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A Year And 7,000 Deaths Later, A Look At The Ebola Epidemic
The first case in the current Ebola outbreak in Africa was found a year ago. Dr. Dan Cooper, a British health worker volunteering at a treatment center in Sierra Leone, describes how things are now.
From Her Dad To Her 'Jamish' Roots, A Poet Pieces Her Story Together
Salena Godden grew up in 1970s England with a Jamaican mom and an absent English-Irish dad. In her memoir, Springfield Road, she looks back on her struggle to find her personal identity.
Scientists Discover That Drunk Birds Sing Like Drunks
The songs of zebra finches, long used as a model for how humans learn to use speech, get a little sloppy after a few drinks, a new study finds. Future research will look at how it affects learning.
Saved By A Bad Taste, The Last 'Radium Girl' Dies At 107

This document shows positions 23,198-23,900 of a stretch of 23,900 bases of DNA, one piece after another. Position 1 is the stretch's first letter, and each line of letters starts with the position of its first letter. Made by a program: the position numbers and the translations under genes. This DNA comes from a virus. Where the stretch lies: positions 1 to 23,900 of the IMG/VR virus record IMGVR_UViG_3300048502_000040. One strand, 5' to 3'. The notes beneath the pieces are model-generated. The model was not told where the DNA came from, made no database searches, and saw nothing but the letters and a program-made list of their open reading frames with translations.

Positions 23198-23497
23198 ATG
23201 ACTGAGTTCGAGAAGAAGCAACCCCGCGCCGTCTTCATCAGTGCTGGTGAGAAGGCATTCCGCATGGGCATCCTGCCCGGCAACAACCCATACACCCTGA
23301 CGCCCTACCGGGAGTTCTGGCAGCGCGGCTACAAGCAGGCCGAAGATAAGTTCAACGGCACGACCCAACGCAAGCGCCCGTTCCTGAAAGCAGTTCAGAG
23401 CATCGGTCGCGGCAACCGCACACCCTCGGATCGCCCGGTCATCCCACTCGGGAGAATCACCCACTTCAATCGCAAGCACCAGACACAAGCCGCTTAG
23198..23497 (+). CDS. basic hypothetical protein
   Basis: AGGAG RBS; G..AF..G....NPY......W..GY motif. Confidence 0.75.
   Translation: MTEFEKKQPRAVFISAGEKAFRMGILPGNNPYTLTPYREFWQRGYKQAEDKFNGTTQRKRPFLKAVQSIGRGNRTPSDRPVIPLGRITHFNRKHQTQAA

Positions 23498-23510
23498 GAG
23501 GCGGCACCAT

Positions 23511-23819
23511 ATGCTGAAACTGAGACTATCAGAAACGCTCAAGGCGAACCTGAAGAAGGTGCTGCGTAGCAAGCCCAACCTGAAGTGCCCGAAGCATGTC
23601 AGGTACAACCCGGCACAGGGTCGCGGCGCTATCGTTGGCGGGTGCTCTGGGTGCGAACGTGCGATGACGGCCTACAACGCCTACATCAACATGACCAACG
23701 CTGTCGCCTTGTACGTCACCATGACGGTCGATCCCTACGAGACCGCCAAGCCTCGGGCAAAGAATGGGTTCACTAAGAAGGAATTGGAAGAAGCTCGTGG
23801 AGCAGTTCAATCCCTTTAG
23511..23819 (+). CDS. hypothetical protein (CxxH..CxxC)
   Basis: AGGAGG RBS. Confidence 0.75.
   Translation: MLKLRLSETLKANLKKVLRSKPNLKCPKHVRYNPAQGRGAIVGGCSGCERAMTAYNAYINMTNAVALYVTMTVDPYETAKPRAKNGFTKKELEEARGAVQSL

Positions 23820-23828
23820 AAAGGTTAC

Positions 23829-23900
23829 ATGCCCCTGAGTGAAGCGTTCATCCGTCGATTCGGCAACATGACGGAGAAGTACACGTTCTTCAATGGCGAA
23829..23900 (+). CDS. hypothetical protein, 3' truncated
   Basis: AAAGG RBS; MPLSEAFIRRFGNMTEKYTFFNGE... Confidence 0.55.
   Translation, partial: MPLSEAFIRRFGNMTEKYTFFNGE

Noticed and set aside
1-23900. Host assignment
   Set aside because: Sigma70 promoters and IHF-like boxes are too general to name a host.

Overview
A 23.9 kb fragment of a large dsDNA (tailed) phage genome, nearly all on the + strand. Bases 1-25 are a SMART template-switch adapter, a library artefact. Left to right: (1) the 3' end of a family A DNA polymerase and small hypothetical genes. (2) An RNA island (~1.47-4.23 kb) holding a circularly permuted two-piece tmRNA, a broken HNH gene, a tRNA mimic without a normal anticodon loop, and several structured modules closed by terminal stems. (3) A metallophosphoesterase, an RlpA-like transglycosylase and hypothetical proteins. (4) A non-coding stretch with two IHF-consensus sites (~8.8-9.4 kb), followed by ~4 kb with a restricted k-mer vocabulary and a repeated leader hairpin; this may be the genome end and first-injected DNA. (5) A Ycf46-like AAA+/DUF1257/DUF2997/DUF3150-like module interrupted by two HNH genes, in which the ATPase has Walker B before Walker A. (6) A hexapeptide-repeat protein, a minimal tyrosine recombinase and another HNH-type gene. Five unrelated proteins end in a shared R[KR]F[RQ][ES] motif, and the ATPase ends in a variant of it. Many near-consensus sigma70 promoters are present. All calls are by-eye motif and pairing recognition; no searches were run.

In the 1920s, working-class women were hired to paint radium onto glowing watch dials — and told to sharpen the brush with their lips. Most died within a few years, but Mae Keane quit, and survived.
Director: 'The Interview' Is A Case Of Accidental Irony
Sony's movie, The Interview, was meant to be just a silly comedy, but now it's a symbol of free speech. NPR's Linda Wertheimer talks to its screenwriter, Dan Sterling.
AirAsia Flight Goes Missing With 162 Aboard
An AirAsia plane has disappeared over the Java Sea. The plane took off from Indonesia's second-largest city and was headed to Singapore.
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